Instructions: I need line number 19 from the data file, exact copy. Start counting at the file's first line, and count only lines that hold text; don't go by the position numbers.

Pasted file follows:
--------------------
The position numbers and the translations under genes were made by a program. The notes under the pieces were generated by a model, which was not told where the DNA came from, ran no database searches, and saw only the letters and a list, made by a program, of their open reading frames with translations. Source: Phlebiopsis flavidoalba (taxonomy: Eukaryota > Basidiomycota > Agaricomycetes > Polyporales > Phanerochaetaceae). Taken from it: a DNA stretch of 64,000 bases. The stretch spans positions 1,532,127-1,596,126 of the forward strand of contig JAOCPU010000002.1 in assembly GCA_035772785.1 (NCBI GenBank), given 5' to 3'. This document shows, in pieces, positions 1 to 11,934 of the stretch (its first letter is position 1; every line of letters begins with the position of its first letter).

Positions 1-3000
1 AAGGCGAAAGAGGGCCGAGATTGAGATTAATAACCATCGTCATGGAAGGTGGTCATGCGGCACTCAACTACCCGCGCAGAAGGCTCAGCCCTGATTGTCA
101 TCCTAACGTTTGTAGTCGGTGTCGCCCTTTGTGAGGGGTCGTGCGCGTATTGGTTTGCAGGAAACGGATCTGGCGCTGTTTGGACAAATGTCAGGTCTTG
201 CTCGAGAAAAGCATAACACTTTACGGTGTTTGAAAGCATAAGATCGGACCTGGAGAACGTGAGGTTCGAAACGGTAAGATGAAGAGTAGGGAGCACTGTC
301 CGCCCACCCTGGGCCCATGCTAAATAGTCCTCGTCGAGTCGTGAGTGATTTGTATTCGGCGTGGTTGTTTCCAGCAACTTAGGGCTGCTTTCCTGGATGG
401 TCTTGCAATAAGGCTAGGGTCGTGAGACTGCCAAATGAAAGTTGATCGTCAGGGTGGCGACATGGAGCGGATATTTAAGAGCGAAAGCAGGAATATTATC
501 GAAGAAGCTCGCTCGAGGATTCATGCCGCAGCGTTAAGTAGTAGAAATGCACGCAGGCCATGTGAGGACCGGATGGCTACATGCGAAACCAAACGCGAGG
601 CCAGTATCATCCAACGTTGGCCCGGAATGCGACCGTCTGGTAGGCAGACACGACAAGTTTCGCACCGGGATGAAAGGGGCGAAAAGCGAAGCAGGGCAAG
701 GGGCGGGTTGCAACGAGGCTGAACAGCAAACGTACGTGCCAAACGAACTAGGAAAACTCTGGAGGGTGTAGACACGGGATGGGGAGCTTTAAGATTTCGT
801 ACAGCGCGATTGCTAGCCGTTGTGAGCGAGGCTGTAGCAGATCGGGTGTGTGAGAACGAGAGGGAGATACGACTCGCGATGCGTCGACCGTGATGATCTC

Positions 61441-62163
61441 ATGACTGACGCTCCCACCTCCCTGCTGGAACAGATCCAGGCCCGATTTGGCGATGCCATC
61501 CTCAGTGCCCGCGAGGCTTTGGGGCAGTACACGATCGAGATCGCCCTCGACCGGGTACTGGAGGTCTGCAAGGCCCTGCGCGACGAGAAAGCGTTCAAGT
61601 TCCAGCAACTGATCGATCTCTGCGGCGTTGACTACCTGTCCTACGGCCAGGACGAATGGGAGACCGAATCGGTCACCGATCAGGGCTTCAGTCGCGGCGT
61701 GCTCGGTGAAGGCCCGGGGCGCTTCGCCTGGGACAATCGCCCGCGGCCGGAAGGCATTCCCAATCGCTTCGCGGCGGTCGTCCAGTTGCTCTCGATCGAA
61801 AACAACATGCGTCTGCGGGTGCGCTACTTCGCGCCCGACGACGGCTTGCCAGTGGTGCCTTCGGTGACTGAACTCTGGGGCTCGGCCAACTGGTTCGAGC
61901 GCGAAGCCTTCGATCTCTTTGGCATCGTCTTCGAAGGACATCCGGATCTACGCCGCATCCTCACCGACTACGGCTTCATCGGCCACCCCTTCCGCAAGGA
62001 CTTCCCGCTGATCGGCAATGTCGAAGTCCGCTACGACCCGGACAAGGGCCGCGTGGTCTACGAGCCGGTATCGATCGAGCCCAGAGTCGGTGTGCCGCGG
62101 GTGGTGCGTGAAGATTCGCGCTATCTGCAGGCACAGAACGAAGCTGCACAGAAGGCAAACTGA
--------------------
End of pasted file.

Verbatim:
62001 CTTCCCGCTGATCGGCAATGTCGAAGTCCGCTACGACCCGGACAAGGGCCGCGTGGTCTACGAGCCGGTATCGATCGAGCCCAGAGTCGGTGTGCCGCGG